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    SARS-CoV-2 infects neurons and induces neuroinflammation in a non-human primate model of COVID-19. Cell reports Severe acute respiratory syndrome coronavirus 2 (SARS-CoV-2), the etiologic agent of coronavirus disease 2019 (COVID-19), can induce a plethora of neurological complications in some patients. However, it is still under debate whether SARS-CoV-2 directly infects the brain or whether CNS sequelae result from systemic inflammatory responses triggered in the periphery. By using high-resolution microscopy, we investigated whether SARS-CoV-2 reaches the brain and how viral neurotropism can be modulated by aging in a non-human primate model of COVID-19. Seven days after infection, SARS-CoV-2 was detected in the olfactory cortex and interconnected regions and was accompanied by robust neuroinflammation and neuronal damage exacerbated in aged, diabetic animals. Our study provides an initial framework for identifying the molecular and cellular mechanisms underlying SARS-CoV-2 neurological complications, which will be essential to reducing both the short- and long-term burden of COVID-19. 10.1016/j.celrep.2022.111573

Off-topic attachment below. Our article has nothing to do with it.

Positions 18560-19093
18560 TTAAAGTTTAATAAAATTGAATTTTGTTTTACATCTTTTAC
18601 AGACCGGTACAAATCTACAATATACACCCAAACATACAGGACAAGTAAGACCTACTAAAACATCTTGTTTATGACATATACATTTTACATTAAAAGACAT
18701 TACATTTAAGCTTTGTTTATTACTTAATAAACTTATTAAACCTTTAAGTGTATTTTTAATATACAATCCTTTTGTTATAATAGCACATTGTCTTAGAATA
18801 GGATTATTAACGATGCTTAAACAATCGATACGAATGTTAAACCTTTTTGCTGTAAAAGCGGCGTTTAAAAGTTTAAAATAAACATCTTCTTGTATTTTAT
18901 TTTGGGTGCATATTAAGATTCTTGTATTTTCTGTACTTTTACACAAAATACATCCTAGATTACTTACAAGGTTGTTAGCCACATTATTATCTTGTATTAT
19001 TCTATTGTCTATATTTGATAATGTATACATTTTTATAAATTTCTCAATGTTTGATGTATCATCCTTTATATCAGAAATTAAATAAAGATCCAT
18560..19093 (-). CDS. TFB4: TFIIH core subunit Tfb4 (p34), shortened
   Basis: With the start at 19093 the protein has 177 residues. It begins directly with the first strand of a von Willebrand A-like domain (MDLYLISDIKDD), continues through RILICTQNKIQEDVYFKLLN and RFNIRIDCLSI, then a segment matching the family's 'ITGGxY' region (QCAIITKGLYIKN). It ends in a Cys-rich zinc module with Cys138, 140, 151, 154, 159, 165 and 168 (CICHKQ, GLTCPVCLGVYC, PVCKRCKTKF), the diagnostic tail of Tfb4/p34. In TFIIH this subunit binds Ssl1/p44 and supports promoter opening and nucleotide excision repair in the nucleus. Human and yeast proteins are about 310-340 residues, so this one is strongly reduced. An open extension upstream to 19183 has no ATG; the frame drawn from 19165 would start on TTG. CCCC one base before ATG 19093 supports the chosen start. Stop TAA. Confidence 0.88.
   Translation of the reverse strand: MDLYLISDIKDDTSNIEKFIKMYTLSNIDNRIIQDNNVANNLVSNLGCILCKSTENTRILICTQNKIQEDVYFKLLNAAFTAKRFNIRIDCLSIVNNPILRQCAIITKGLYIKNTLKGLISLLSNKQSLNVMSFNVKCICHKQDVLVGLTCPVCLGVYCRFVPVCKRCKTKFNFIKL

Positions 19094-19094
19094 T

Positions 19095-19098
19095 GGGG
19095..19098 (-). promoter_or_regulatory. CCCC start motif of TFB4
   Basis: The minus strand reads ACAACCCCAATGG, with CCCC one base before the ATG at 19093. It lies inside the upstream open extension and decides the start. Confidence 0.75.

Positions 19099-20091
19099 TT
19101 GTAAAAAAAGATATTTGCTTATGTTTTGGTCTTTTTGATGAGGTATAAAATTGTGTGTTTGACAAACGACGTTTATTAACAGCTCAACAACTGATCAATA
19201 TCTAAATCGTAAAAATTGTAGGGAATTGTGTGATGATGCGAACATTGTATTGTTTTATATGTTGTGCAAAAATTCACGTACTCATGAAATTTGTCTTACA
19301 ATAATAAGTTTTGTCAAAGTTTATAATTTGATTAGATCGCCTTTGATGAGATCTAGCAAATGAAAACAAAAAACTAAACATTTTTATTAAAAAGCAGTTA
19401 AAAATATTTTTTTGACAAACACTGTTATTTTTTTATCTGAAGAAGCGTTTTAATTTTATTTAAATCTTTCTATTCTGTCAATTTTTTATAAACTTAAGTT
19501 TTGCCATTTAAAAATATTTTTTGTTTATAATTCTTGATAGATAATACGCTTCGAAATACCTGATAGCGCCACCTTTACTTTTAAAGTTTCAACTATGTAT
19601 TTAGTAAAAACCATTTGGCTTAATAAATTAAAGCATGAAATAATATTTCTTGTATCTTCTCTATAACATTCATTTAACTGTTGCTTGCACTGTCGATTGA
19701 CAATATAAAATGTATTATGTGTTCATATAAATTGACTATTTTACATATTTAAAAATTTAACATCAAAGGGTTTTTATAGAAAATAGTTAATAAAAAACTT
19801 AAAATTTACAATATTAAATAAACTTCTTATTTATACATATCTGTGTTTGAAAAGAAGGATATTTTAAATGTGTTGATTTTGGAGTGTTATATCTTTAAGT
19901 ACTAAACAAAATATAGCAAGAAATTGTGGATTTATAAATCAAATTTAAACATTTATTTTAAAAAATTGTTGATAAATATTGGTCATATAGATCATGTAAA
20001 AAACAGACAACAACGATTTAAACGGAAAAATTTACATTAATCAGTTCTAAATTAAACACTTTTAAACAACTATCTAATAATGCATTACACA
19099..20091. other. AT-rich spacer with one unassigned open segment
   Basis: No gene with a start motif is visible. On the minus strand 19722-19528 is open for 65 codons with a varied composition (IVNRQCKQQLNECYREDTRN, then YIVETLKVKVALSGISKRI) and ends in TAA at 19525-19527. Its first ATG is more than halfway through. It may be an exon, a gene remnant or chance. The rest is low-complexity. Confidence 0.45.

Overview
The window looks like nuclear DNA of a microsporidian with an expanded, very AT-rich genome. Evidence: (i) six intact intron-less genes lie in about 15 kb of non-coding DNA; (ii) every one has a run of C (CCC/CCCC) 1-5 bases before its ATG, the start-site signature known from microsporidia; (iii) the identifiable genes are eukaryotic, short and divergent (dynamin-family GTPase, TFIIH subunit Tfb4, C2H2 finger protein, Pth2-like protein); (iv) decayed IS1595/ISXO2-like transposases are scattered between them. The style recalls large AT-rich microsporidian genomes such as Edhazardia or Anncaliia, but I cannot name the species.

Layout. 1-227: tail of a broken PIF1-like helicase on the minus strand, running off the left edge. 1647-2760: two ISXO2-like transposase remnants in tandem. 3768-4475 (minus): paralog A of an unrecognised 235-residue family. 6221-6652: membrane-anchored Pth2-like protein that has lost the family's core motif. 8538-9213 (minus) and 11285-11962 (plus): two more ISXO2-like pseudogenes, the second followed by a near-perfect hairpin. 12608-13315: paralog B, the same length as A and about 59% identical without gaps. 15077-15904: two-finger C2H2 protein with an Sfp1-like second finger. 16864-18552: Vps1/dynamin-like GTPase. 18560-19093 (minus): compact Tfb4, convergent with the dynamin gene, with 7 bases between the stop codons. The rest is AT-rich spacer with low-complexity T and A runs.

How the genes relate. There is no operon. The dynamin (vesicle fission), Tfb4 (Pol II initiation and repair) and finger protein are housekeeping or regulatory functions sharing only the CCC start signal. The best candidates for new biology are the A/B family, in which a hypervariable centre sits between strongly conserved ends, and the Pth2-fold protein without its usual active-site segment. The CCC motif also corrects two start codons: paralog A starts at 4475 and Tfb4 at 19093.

Expression of ACE2 in Human Neurons Supports the Neuro-Invasive Potential of COVID-19 Virus. Xu Jiaxi,Lazartigues Eric Cellular and molecular neurobiology The recent outbreak of 2019 coronavirus disease (COVID-19), caused by a novel coronavirus, has now spread quickly worldwide. Like the severe acute respiratory syndrome coronavirus (SARS-CoV), this novel type of coronavirus, SARS-CoV-2, has been demonstrated to utilize angiotensin-converting enzyme 2 (ACE2) as an entry point to the cells. There is a growing body of reports indicating that COVID-19 patients, especially those in severe condition, exhibit neurological symptoms, thus supporting the possibility that SARS-CoV-2 could infect and damage neurons within the central nervous system in humans. Using human pluripotent stem cells-derived neurons, here we show the expression of ACE2 in human neurons via immunocytochemistry. From this perspective, we elaborate on the idea that the neuro-invasive potential of SARS-CoV-2 should be considered as a possible contributory factor, as well as a therapeutic target, for the severe respiratory symptoms in critical COVID-19 cases. 10.1007/s10571-020-00915-1